house to house, seeing that a good, pure
grade of whisky was served. And he was
supposed, too, to keep his eye open for un
licensed houses to see that no "Bpealc
easles," as we call them, flourished in Dum
fries. ." 'And did .he do It? Did he. indeed?
There's a fond Dumfries tradition that,
sneaking hurriedly into the back dior of a
prosperous "speak easy" one ufternoon,
Burns whispered excitedly to the owner, a
"' "Kate, woman, are ye mad? The
supervisor and me will be raldtn ye in half
an hour. New York Tribune.
Where the Poet Fell Dowb.
Ueorge W... Perkins had been ' testifying
before the .Insurance Investigating commit
tee. "I hope that I was taken literally,"
he said; smiling, as he put on his hat. "I
desire to be taken literally always. I am
not like the poet. Poets, you know, are to
be -taken figuratively. A larmer west of
Chicago was not aware of this. He came
Into town one day in my boyhood to buy a
norse. He sought out a dealer and haggled
With the . man for several hours. 'Well.
said the dealer finally, rather worn out,
take him or leave him. There he Is, with
all hie imperfections on his head, as the
po( ijays.' ' 'It's plain to be seen your
friend the poet can't have looked at his
legs, rejoined the literal old farmer."
Brraa aad the Youngsters.
' A reporter Interviewed William Jennlnn
Bryan1 a few days before he set out on
Ills year' tour of the world.
'MrJ'Bryan said that he was taking h!s
family with him that If he had children of
only 7 or 8 years he would take them, too.
because he found that little children were
often more observant than older people.
"Why," said Mr. Bryan, "I was talking
to a little chap of only 8 the other day,
and when I asked him what he wus going
to be when he grew up he showed a fairly
Intimate acquaintance with the insurance
situation in New York.
" 'What are you going to be, Jim?' said I.
"And the youngster answered:
" I am going to be a syndicate. They
make all the money nowadays.' "New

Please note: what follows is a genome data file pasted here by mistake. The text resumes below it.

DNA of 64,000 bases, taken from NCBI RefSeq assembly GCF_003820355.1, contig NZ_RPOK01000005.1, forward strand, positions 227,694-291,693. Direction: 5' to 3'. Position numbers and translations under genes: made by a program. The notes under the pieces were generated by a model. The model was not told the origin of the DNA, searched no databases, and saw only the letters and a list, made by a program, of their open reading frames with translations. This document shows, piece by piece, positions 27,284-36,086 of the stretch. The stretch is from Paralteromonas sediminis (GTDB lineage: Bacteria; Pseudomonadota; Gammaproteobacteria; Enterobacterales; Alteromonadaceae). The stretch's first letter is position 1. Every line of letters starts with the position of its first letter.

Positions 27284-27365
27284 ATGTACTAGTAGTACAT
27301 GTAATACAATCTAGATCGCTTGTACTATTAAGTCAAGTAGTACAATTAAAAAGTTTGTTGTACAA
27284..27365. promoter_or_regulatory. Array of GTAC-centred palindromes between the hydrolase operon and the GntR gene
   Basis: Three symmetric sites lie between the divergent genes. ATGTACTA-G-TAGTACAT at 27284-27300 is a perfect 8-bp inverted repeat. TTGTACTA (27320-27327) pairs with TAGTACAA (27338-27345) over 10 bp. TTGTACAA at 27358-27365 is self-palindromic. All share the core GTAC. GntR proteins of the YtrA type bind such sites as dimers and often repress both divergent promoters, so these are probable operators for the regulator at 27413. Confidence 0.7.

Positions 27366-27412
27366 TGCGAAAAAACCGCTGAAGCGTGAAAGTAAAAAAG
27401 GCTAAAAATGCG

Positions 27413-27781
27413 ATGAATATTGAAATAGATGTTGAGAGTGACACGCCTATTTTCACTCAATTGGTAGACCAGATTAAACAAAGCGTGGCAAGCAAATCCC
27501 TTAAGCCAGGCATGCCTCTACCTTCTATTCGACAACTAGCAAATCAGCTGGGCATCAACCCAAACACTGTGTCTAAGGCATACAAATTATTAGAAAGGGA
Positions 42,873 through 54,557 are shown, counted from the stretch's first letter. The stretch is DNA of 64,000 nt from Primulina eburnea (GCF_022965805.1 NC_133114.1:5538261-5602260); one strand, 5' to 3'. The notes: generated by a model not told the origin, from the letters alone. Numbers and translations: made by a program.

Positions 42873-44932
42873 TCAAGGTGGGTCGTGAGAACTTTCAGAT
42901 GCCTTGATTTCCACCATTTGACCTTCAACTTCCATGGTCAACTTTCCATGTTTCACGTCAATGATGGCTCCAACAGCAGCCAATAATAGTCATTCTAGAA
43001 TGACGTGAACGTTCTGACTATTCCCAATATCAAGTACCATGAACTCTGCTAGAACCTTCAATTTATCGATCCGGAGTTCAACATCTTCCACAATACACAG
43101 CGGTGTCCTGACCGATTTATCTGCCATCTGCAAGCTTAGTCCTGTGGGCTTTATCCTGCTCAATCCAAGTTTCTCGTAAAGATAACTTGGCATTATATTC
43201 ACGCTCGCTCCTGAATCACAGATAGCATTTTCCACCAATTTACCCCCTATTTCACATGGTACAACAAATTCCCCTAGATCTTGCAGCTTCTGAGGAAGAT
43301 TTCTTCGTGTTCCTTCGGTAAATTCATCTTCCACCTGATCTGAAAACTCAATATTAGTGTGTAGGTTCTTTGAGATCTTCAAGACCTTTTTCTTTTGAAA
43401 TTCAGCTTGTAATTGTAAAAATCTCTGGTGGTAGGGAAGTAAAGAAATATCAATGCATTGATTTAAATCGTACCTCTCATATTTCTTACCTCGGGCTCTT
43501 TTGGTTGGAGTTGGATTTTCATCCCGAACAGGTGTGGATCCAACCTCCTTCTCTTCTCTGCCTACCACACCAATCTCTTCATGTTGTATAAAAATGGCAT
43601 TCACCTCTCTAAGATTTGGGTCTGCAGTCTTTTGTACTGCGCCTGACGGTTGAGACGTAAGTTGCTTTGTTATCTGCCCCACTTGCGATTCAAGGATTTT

York Sun.
Farmer Who Wouldn't Be Plaeked.
Representative V Smith of Pennsylvania
was recently In one of the departments ac
Washington "looking after" one of his con
stituents. "I wrote you a letter," said the
representative, "and I art reminded of wht
happened In my state about a letter of In
troduction. "A rich old farmer who lived near Phila
delphia got tangled up In a money matter
with one of his neighbors. Mr. Alston, for
that was his name,- sought' an attorney,
who gave htm a letter of Introduction to a
brother lawyer in Philadelphia, at which
place It was necessary to. enter the suit.
The letter was delivered to the lawyer, and
while he was reading it he was called out
of the room, leaving the letter on hi desk.
Mr. Alston let curiosity get the best of him
and picked up the letter and read It. The
letter closed with. 'Mr. Alston Is a fat
goose; pluck him heavy."
"That was enough for the rich old farmer,
and, seising a pen, he wrote:
" 'P. S. The. goose has flown, feathers
and all.'
"It took him about three seconds to amble
down the stairs and Into the street, and he
has not had anything to do with lawyers
from that day to this, preferring to pluck
his own geese." Philadelphia Record.
:A Woman's atare. '
Prof. D. P. Cropp of the University of
Colorado has Invented a machine, that in
creases the height from One to Ave Inches
and the chest girth from one to four Inches.
"It Is amaslng," said Prof. Cropp the
other day. "what an interest people take
In any change in their physique the gain
of an inch around the chest or forearm, the
loss of an inch In the neck or stomach.
"t know a fat woman who spent July at
the sealiore, taking an ocean bath and a
hot bath dally, so as to reduce her weight.
"The day she wa to leave for home she
entered a . butcher shop and told the old
man to cut her off twenty pounds of pork.
"He cut and weighed this great chunk of
meat and then said:
" 'Where, madam, shall I send It?.'
"But the woman, as she feasted her eyes
on the pork, replied:'
"'Oh, don't send It anywhere. I don't
want to buy it. You see, I have lost twenty
pounds since I have been down here, and I
Just wanted to see how much it was.' "
Philadelphia Inquirer.
The I'aflattertae; Barber.
John Drew, s he lunched, talked about
barbers. "
"They are so uncomplimentary," he said.
"They tell you such unflattering things.
"A friend of mine went to be shaved
at the Dark Harbor hotel one day last
summer, and the barber said to him:
" 'Your hair Is getting thin, sir.'
xes," ' my friend answered tartly. 'I
have been treating it with anti-fat. I never
did like stout hair." "New York Tribune
Mothers No Longer Sew for Their Children